STRAIGHT TO HELL (1987) – For a glib, one sentence review of this movie, how about “Quentin Tarantino minus Quentin Tarantino equals Straight to Hell?” Though this flick came out years before Tarantino’s films it clearly influenced him and to this day it feels like a lost, inferior effort by Quentin.
After Alex Cox became known as one of THE up-and-coming directors following his films Repo Man and Sid & Nancy he was trying to arrange a punk concert film (or documentary of an entire concert tour, depending on what source you read) in Nicaragua.
Given the violent and unstable situation in the country at that time, few wanted to invest in a concert film being made under such risky conditions. However, investors WERE willing to shell out a million dollars for a movie directed by Cox and starring many of the punk acts who were going to perform in Nicaragua.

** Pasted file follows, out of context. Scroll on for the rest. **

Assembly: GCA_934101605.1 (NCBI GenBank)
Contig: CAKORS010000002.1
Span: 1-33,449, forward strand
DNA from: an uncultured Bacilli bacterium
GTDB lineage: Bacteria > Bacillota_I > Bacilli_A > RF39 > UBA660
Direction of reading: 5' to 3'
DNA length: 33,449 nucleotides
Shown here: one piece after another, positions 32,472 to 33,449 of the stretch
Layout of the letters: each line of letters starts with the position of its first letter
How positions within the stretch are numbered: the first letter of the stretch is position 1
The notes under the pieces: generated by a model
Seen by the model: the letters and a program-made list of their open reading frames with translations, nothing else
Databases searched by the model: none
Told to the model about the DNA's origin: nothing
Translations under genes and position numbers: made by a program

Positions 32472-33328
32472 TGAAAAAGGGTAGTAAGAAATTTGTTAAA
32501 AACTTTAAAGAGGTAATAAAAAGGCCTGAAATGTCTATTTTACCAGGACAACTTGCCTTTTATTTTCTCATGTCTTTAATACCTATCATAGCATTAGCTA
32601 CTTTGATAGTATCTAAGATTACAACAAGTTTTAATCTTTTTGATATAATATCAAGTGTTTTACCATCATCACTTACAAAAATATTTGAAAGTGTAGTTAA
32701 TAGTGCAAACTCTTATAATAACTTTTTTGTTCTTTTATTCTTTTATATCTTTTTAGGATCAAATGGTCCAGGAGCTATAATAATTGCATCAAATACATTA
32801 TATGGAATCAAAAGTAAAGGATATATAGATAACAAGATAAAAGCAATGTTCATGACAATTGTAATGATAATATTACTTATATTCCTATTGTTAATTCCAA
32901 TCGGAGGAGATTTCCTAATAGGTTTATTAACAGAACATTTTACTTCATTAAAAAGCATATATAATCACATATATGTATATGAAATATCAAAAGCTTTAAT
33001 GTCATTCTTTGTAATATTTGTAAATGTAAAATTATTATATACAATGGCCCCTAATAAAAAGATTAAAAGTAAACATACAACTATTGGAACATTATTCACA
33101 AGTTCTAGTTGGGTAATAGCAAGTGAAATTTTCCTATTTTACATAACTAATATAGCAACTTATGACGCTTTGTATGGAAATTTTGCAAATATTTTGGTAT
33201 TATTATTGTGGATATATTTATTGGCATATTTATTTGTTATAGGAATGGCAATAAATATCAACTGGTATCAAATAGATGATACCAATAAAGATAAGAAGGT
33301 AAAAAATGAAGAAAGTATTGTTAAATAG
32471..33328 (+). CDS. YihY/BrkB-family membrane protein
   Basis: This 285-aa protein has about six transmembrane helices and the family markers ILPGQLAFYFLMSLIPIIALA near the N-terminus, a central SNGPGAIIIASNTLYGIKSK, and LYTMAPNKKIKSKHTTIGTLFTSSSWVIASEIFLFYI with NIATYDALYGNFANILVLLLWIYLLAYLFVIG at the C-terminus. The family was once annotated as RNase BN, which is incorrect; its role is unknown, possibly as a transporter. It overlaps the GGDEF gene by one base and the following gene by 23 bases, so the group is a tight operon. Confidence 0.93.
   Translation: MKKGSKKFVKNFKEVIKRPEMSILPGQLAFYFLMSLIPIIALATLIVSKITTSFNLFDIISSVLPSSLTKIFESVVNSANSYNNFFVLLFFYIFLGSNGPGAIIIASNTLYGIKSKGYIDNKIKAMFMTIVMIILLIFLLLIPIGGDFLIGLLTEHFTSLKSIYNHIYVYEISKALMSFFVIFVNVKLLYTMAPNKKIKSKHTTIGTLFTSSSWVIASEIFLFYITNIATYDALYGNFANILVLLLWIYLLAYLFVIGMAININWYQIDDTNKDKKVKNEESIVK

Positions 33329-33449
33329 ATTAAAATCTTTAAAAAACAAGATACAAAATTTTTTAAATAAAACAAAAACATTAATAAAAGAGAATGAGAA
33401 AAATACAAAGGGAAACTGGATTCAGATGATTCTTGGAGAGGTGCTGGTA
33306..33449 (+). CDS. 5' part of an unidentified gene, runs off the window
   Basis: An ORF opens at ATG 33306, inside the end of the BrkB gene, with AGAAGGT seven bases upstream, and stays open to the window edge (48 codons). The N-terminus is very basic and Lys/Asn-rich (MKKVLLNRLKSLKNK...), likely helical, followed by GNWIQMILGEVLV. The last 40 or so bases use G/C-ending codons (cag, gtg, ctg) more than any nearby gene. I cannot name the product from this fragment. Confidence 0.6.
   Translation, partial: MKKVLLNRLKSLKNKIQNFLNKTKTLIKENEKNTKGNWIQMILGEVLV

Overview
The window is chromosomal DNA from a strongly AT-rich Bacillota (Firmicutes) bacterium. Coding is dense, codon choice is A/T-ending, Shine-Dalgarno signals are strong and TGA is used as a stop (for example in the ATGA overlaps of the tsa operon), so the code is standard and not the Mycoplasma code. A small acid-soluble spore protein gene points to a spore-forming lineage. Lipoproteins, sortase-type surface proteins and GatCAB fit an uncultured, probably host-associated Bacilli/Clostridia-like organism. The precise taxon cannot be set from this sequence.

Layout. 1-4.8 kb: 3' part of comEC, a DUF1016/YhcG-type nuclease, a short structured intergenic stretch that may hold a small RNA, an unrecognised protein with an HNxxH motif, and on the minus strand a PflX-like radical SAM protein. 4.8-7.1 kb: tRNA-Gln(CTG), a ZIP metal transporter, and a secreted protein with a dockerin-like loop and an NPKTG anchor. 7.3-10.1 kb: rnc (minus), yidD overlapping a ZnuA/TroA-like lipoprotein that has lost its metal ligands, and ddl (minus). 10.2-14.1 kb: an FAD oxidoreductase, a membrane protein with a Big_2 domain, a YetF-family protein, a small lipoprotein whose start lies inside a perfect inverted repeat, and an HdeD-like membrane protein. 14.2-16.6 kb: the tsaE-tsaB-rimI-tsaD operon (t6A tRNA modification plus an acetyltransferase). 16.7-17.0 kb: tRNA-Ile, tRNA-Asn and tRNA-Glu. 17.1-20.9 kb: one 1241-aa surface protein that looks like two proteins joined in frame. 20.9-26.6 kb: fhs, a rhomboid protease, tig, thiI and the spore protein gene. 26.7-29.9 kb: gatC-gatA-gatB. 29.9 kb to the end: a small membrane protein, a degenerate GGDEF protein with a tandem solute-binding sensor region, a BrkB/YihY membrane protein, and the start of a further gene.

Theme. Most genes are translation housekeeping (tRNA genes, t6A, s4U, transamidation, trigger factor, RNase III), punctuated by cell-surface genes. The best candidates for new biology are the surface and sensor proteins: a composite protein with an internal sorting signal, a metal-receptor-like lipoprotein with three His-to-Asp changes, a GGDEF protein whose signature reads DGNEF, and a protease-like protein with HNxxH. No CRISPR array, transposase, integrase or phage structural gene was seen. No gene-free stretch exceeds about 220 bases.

Alex threw in some of his stable of regulars from his two earlier films, slapped together a script in three days (co-written by Dick Rude) and used a mere few weeks to make this oddball genre-bender in Spain.
The result was a movie that the post-Tarantino world can easily relate to, but which audiences and critics of the time dismissed as a rambling mess. Straight to Hell is certainly too self-indulgent and self-satisfied to qualify as a good film, but it’s far from the one-star or two-star disaster that many IMDb reviewers dismiss it as.
THE STORY – A gang of inept Los Angeles hitmen trying to impress their criminal employer botch their assigned assassination. Fearing reprisals from the powerful crime boss, they rob a bank and flee across the border to Mexico, where they bury their loot and lie low in an incredibly strange town full of sweaty, violent weirdos and a lot of gunplay. Continue reading